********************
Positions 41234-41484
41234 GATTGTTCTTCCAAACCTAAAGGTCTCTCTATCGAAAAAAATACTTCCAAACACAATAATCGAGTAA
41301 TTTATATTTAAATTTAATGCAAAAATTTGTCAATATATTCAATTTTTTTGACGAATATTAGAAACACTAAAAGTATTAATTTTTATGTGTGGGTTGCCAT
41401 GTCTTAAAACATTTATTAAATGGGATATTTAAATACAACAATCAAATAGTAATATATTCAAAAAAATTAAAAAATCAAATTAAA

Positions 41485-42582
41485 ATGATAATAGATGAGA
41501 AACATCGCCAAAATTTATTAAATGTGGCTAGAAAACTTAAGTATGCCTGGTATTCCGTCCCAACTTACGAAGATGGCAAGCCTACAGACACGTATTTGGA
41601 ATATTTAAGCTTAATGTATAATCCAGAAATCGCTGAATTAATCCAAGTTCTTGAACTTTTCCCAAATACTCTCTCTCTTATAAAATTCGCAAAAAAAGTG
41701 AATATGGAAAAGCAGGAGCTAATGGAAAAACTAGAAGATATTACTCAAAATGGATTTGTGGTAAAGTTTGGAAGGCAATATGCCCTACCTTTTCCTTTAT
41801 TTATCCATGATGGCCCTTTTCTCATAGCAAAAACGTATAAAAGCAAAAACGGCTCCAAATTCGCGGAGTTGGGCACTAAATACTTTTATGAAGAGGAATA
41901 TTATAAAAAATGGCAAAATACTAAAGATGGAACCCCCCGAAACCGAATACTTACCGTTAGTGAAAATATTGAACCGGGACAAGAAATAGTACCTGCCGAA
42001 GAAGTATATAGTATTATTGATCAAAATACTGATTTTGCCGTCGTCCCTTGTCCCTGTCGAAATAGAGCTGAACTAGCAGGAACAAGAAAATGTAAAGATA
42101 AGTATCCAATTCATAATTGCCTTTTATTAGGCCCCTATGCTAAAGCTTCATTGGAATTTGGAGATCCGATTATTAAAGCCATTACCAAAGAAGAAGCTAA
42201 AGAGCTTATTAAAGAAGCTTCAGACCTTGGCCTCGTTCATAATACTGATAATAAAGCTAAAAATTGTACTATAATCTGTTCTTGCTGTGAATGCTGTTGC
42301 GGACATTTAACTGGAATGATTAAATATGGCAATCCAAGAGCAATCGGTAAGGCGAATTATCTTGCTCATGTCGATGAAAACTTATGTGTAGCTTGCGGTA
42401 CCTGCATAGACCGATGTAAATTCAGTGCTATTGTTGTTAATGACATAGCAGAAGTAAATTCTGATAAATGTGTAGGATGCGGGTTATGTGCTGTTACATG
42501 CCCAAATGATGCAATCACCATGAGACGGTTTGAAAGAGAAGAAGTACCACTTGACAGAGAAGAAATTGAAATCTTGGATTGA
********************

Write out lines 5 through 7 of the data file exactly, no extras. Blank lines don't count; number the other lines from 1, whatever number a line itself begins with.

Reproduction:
Positions 41485-42582
41485 ATGATAATAGATGAGA
41501 AACATCGCCAAAATTTATTAAATGTGGCTAGAAAACTTAAGTATGCCTGGTATTCCGTCCCAACTTACGAAGATGGCAAGCCTACAGACACGTATTTGGA